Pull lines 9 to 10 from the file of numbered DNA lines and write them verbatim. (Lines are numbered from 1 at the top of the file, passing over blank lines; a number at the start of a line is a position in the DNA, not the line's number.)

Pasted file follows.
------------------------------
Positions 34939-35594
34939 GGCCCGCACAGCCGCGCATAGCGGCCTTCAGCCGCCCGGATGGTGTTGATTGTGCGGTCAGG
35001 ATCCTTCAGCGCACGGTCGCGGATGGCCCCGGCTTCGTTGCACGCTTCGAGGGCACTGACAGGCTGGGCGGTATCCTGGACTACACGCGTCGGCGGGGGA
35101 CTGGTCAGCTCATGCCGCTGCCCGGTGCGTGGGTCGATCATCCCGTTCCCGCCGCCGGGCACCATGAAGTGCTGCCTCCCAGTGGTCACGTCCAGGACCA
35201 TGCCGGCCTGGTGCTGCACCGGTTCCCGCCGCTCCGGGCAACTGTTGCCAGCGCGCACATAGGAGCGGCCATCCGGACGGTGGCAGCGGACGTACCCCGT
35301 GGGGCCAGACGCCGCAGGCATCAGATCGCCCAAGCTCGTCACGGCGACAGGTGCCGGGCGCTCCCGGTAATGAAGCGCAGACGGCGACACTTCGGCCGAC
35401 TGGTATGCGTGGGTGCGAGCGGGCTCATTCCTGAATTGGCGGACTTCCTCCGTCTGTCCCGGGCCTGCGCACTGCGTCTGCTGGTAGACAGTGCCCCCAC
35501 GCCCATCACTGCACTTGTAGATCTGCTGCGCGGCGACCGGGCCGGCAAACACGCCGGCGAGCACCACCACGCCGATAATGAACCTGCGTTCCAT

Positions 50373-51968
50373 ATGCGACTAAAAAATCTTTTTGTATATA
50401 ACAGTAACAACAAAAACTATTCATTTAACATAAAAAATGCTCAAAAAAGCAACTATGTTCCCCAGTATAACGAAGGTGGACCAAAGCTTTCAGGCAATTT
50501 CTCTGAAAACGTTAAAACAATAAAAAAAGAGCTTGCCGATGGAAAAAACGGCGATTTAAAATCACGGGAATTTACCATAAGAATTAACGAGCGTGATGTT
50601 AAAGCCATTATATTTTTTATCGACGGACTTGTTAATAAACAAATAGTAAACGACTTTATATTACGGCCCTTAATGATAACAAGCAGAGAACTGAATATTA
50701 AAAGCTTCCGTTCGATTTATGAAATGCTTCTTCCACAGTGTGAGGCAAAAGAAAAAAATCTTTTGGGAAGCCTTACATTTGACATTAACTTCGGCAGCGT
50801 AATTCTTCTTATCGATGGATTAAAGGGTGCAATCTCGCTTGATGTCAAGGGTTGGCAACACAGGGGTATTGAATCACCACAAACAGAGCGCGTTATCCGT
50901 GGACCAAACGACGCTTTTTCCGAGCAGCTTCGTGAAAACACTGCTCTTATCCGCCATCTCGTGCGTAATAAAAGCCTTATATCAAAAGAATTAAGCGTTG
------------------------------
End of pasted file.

Positions 50373-51968
50373 ATGCGACTAAAAAATCTTTTTGTATATA